We get to Point Loma and set up in about 80 feet of water. I throw the shiny chrome iron and catch a decent size barracuda (released). Hismosa catches a small red, and we then catch a keeper size Calico (released), and a horse mackerel that I flyline in hopes of a big ass YT inhaling him, but that was just too hopeful… LOL. After several drifts and having a little fun on the inshore action, we accept that it’s time to go. We clean and fillet the Dodos and Tuna before hitting the dock at about 8pm. We get back to Corona at 10pm, wash the boat and take our split of the meat before heading home. Hismosa worked the hardest to clean the boat after the long day and that did not go unnoticed. All in all, it was a great day on the water and certainly better than our last few trips. The next day, Benny came over and we made Poke’ bowls and had seared yellowfin and a couple of sushi type concoctions. It was a hot day in Corona but the pool, cold beers, and fresh tuna made is a perfect day and a wonderful closure to this fishing trip.

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SaltH20Angler

I'm not superstitious... cuz it's bad luck.
Aug 6, 2016
1,125
1,477
SoCal - Corona
Name
Christopher
Boat
I know a couple guys...
Good times, thanks for the invite! Next time I'm leaving my fish with you and just coming over for dinner. Shit looks good
Thanks Man, You are certainly invited bro. I made a few different styles of sushi rolls too, but they were gone so quick, I didnt get a photo.
 
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SaltH20Angler

I'm not superstitious... cuz it's bad luck.
Aug 6, 2016
1,125
1,477
SoCal - Corona
Name
Christopher
Boat
I know a couple guys...
Awesome! When is the next BBQ / sashimi dinner? Looks deeeeeeeeeeelicious!
Thanks Mike! You guys are always on the VIP list for a bbq at my pad.

We just need to get out with you and your son so we have a bunch of fish to cook (or not cook) and eat. You guys have Catalina nailed down for sure.
 
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Benny Mora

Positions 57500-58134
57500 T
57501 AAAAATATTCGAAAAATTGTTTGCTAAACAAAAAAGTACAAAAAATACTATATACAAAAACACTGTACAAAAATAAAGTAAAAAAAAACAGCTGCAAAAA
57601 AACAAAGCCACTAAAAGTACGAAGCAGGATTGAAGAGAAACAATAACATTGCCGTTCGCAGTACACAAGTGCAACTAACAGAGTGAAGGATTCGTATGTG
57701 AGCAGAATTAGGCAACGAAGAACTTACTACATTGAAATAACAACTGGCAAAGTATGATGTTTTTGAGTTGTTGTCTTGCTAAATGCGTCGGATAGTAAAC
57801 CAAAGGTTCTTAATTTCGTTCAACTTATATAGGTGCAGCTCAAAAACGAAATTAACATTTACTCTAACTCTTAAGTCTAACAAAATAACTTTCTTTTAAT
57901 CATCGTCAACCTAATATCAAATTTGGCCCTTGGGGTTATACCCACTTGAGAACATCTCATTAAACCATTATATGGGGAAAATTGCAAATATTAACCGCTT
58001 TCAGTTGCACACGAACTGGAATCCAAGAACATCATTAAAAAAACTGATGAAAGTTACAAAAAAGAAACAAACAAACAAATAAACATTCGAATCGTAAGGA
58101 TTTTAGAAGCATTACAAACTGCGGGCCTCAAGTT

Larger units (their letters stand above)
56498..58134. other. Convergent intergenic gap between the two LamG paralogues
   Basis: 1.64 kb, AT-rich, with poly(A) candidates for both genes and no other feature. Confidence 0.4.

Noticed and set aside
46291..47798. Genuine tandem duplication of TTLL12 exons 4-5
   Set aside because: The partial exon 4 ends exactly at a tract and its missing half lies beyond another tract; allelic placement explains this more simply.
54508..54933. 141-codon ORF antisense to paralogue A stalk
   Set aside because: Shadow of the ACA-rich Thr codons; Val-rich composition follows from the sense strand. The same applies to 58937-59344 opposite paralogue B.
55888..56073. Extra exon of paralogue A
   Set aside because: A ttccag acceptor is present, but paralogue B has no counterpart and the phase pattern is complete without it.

I've posted enough I should edit this section
Nov 1, 2016
143
41
31
Socal
Name
Benny mora
Boat
Triton 195cc
Good times, thanks for the invite! Next time I'm leaving my fish with you and just coming over for dinner. Shit looks good
I told you Glenn that Chris is a sushi/poke master I couldn’t pass up on the invite.
 

Big Skin

I've posted enough I should edit this section
Oct 29, 2006
303
36
La Mesa
www.fishsniffer.com
Name
Rick
Boat
Grady White Tournament 24 "Get Bent"
Man I need your sashimi / sushi recipe! Nice!
 
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SaltH20Angler

I'm not superstitious... cuz it's bad luck.
Aug 6, 2016
1,125
1,477
SoCal - Corona
Name
Christopher
Boat
I know a couple guys...
Man I need your sashimi / sushi recipe! Nice!
No secrets there man, I'll give you all the detail you want. PM me next time you you're ready to do it and I'll give you the dope.

The good thing about learning to make sushi rolls is that it tastes good no matter how bad the rolls turn out. The first few times I made it, I had to eat the rolls with a spoon because they fell apart. It was still delicious.
 
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Cbaldwin

A whales vagina
Jul 14, 2016
195
703
La Mesa
Name
Connor Baldwin
Boat
yes
Great write up and report. Way to keep your cool. I believe in paddy manners and others seem to have no clue or common sense. Those donkeys that got your braid in their prop hopefully learned a lesson, look at the other boat drifting and their lines radio call in or shout if so close together and go to other side of paddy when you have drift figured out, but i doubt it. Yeah i always catch my yft and dodos off the paddy and my yellows near the paddy. No need to dry hump the paddy that will give you a sea lice std hah. Great job guys pics look awesome
 
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Reel hip

Meet my "Well known Member"
Feb 19, 2008
4,927
1,576
60
San Diego
Name
Doug
Boat
25ft Skipjack fly
I think I may have heard you on the radio if you had called out hit on the troll of a black and purple cedar plug.
We were south ...Wayyy south of you guys. That meal looks great. :drool:
Thanks for the report
 
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SaltH20Angler

I'm not superstitious... cuz it's bad luck.
Aug 6, 2016
1,125
1,477
SoCal - Corona
Name
Christopher
Boat
I know a couple guys...
Nice dodos. And the sushi ain't to shabby neither!! Try making ceviche next time. Goes good with beer !!
I love cevechi, you would make it with the Dorado, right? I dont think I could make it from the fresh tuna in good conscious cuz I LOOOOVE sushi.
 

SaltH20Angler

I'm not superstitious... cuz it's bad luck.
Aug 6, 2016
1,125
1,477
SoCal - Corona
Name
Christopher
Boat
I know a couple guys...
Amazeballs. Great report! I need to learn how to prepare the fish just liking your pictures.
You supply the fresh tuna or YT and I'll show you how to make it and where to get the ingredients. Well...I guess that offer depends on where exactly in California you are located.